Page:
Kinda like a gambling addict bragging about the $10,000 he won on Sunday not mentioning the $30,000 he lost on Saturday. LOL.

  4. james l fisher on Tue, 27th Sep 2016 8:14 am 

    They have to keep pumping for all they are worth because the shale companies have lost so much money that they will never show a profit. The Backen oil field is in the red by 30 billion dollars, It will never show a profit. Any activity that can not show a profit will eventually stop.

  5. makati1 on Tue, 27th Sep 2016 8:15 am 

    So many dreams so little reality in the news these days. Lies, and false hope. Projects that have zero chance of ever happening but put out there to soothe the serfs and keep them from waking up. Bread and circus’. “And in the far ring, the two headed fusion reactor and its companions, wind and solar. Watch as they keep the dreamers believing in an impossible future.”

    Brought to you by the Wall Street Urinal.

  6. joe on Tue, 27th Sep 2016 10:04 am 

    I never saw so many journalist so intelligent in the oil specter Makes one wonder why they are journalist.

  7. ghung on Tue, 27th Sep 2016 11:15 am 

    Saudi Arabia cuts ministers’ pay by 20%

    “Perks for public sector employees will also be scaled back in one of the most drastic measures yet to save money at a time of low oil prices…

  8. shortonoil on Tue, 27th Sep 2016 11:22 am 

    “I never saw so many journalist so intelligent in the oil specter Makes one wonder why they are journalist. “

    It is one of those very simple things even for a simple mind, and they still stumble on it. Shale is simply a very light hydrocarbon were more than 30% of it won’t make fuels. A large part of it has an API greater than 50:

    That means that one third of their production is sold as feedstock material that does not bring a high enough price to cover its cost of production. Attempting to pay for a $5 to $10 million well with $27 production is a lost cause.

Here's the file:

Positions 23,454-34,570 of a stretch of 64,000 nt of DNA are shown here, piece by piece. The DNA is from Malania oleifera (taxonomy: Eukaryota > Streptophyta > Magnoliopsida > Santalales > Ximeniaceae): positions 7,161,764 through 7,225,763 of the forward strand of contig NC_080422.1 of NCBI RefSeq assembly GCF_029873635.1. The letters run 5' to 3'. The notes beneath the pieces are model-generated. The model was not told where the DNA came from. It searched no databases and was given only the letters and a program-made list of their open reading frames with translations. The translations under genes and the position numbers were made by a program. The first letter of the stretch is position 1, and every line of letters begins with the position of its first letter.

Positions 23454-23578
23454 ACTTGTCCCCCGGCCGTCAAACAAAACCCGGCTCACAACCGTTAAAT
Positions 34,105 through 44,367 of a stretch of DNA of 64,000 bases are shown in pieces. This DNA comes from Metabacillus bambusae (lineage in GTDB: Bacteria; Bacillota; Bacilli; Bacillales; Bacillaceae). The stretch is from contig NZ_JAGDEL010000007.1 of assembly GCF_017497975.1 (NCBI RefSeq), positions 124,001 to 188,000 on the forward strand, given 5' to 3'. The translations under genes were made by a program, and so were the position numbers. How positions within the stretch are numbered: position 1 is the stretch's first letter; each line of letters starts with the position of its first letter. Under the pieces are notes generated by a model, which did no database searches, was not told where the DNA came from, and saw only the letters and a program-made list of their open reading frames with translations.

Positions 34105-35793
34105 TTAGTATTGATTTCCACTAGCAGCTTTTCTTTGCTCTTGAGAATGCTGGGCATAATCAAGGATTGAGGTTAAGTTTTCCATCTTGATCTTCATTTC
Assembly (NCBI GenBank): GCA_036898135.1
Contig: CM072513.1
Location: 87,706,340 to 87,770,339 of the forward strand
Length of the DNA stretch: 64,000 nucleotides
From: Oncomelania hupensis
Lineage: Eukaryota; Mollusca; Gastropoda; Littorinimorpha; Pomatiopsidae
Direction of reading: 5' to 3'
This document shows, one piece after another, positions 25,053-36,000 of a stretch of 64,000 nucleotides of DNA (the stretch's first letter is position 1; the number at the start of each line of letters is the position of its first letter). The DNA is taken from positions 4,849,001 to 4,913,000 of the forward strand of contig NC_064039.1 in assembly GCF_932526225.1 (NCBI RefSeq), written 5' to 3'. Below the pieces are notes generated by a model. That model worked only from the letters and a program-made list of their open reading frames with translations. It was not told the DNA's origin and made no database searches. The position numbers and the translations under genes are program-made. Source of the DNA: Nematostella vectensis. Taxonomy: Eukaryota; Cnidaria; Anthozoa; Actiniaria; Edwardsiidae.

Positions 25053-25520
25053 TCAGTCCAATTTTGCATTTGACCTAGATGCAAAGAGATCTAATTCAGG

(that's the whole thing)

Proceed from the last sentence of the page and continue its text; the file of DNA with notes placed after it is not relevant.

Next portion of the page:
As we have been saying for several years Shale simply does not provide enough energy to pay for itself. Since the economy is simply buying energy (disguised in a barrel) when an insufficient amount of it reaches the market, the economy slows, demand for oil slows, and the price falls. One connects the dots – one, two, three.

    Perhaps that is simply too confusing for the journalists?

    Then, perhaps they are being paid to write these stories; ” now, write a story about a giant who climbs up and down a bean stalk”. Your check is in the mail!

  9. Dutchwayne on Tue, 27th Sep 2016 11:34 am 

    The cost diagram used here and used by almost everyone misses a huge point. Shipping costs are not included and that is a huge equalizer. It costs between $12 to 16 per barrel to deliver Saudi Crude to the US refineries. Most US crude requires only $4-6 per barrel to ship it to refineries. Saudi crude still has an advantage at the gate to the refinery, but not much. There is also an additional cost that is ignored as well and that is the time value of the capital tied up in oil sitting for 3-4 months in a tanker in transit. Although not as high in today’s lower interest rates, there is still a cost of $2-3 per barrel plus insurance etc. The real truth that this writer comes close to getting is the US has a giant advantage as the biggest market for oil as well as a huge production base. It is unique in the oil world.

  10. Truth Has A Liberal Bias on Tue, 27th Sep 2016 12:19 pm 

    And some fucking retard posts a
    link so now the comments run off
    the page. Fucking retards!!

  11. Cloggie on Tue, 27th Sep 2016 12:28 pm